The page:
|Human betaherpesvirus 6A|
Roseolovirus is a genus of viruses in the order Herpesvirales, in the family Herpesviridae, in the subfamily Betaherpesvirinae. Humans serve as natural hosts. There are currently three species in this genus including the type species Human betaherpesvirus 6A. Diseases associated with this genus include: HHV-6: sixth disease (roseola infantum, exanthem subitum); HHV-7: symptoms analog to the 'sixth disease'.
Viruses in Roseolovirus are enveloped, with icosahedral, spherical to pleomorphic, and round geometries, and T=16 symmetry. The diameter is around 150-200 nm. Genomes are linear and non-segmented, around 200kb in length.
|Genus||Structure||Symmetry||Capsid||Genomic arrangement||Genomic segmentation|
Viral replication is nuclear, and is lysogenic. Entry into the host cell is achieved by attachment of the viral glycoproteins to host receptors, which mediates endocytosis. Replication follows the dsDNA bidirectional replication model. DNA-templated transcription, with some alternative splicing mechanism, is the method of transcription. The virus exits the host cell by nuclear egress, and budding. Humans serve as the natural host. Transmission routes are direct contact and respiratory.
|Genus||Host details||Tissue tropism||Entry details||Release details||Replication site||Assembly site||Transmission|
|Roseolovirus||Humans||T-cells; B-cells; NK-cell; monocytes; macrophages; epithelial||Glycoprotiens||Budding||Nucleus||Nucleus||Respiratory contact|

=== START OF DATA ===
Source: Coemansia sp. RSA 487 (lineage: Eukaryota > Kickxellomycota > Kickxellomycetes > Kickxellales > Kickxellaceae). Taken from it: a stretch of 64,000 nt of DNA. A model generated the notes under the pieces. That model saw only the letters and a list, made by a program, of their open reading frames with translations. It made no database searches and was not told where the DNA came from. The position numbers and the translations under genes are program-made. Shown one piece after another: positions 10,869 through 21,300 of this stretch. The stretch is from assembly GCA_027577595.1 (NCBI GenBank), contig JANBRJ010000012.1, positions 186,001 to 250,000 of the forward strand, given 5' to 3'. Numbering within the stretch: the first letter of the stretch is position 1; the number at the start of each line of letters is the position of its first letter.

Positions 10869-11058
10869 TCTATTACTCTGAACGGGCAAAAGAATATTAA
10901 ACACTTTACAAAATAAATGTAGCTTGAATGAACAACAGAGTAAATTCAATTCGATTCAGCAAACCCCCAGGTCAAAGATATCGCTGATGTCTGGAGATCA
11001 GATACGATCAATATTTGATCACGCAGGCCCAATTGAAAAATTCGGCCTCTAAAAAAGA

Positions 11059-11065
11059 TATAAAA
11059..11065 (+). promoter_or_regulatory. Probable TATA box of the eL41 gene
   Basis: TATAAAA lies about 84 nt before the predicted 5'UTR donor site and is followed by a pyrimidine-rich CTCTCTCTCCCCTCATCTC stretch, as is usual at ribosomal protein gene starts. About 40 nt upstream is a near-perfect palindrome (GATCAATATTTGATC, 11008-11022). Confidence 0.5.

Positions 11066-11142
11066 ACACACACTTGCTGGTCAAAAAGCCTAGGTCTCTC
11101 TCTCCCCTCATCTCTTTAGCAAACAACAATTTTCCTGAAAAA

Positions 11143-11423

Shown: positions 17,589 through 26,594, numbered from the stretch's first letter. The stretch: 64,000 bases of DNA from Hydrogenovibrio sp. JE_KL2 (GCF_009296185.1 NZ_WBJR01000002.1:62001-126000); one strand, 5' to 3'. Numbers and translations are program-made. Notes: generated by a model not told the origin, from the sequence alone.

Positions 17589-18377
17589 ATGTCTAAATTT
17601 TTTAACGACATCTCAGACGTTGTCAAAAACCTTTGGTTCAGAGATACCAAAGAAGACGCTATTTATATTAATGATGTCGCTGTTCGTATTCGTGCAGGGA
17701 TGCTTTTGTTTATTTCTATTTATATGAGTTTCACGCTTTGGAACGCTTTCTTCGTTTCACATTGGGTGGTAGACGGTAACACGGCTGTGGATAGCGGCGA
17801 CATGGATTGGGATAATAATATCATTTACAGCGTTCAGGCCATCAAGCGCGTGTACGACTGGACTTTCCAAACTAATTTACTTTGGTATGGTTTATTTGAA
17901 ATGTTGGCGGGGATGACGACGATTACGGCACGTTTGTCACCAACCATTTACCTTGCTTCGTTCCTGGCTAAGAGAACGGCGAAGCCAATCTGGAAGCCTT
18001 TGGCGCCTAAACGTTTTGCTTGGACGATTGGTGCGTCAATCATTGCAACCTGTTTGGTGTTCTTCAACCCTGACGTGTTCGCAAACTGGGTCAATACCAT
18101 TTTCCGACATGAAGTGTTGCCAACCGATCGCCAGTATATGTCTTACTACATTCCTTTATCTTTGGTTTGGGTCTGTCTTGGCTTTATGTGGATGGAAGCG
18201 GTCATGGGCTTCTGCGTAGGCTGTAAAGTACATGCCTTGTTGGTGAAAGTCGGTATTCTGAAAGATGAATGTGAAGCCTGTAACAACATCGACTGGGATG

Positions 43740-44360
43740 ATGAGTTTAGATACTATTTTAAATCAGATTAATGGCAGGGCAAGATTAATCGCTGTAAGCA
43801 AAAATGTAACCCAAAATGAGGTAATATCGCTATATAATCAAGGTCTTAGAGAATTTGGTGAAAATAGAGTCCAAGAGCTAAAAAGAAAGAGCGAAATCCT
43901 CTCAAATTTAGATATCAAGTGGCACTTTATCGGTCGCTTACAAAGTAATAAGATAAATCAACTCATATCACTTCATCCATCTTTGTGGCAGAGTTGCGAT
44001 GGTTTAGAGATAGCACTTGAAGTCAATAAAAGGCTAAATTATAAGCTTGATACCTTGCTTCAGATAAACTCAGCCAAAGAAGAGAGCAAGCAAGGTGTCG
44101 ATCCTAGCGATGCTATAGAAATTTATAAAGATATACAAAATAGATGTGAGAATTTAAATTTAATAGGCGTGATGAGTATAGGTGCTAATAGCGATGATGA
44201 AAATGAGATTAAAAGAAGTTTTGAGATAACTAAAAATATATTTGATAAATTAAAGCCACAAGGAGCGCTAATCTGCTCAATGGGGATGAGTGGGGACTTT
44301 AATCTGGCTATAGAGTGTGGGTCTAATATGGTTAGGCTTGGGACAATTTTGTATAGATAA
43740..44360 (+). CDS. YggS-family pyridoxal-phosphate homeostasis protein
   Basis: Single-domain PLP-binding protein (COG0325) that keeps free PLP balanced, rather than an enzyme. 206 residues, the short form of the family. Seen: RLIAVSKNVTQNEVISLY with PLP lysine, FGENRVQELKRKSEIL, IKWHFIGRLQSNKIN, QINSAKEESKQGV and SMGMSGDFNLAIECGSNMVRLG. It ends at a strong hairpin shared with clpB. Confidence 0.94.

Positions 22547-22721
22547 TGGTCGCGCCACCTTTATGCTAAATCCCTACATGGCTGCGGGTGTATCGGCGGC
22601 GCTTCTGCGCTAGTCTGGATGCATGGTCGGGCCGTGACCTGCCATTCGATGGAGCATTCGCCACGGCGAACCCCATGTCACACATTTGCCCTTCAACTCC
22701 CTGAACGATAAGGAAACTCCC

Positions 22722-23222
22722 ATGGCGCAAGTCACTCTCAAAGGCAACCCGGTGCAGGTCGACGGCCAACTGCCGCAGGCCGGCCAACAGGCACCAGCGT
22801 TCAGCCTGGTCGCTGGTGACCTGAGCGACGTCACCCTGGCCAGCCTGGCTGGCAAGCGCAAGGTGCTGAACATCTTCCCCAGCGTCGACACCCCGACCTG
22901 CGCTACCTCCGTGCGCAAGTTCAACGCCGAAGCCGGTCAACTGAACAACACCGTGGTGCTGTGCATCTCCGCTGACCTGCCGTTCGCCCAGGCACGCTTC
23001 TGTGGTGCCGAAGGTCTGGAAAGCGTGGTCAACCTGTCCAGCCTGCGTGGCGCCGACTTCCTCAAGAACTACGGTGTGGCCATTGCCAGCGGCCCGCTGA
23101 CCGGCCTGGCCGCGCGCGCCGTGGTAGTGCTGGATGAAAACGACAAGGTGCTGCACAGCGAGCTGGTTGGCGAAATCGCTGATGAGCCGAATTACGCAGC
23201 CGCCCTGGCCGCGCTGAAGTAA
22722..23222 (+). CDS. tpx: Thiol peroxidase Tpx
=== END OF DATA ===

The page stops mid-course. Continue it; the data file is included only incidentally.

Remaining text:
Human herpesvirus 6 (HHV-6) is a set of two closely related herpes viruses known as HHV-6A and HHV-6B that infect nearly all human beings, typically before the age of two. The acquisition of HHV-6 in infancy is often symptomatic, resulting in childhood fever, diarrhea, and exanthem subitum rash (commonly known as roseola). Although rare, this initial infection can also cause febrile seizures, encephalitis or intractable seizures.
Like the other herpesviruses (Epstein–Barr virus, Human alphaherpesvirus 3, etc.), HHV-6 establishes lifelong latency and can become reactivated later in life. This reactivation has been associated with many clinical manifestations. Reactivation can occur in locations throughout the body, including the brain, lungs, heart, kidney and gastrointestinal tract. In some cases, HHV-6 reactivation in the brain tissue can cause cognitive dysfunction, permanent disability and death.
A growing number of studies also suggest that HHV-6 may play a role in a subset of patients with chronic neurological conditions such as multiple sclerosis, mesial temporal lobe epilepsy, status epilepticus and chronic fatigue syndrome.
- Newly Found Herpes Virus Is Called Major Cause of Illness in Young, New York Times
- HHV-6 Foundation
- DermNet viral/roseola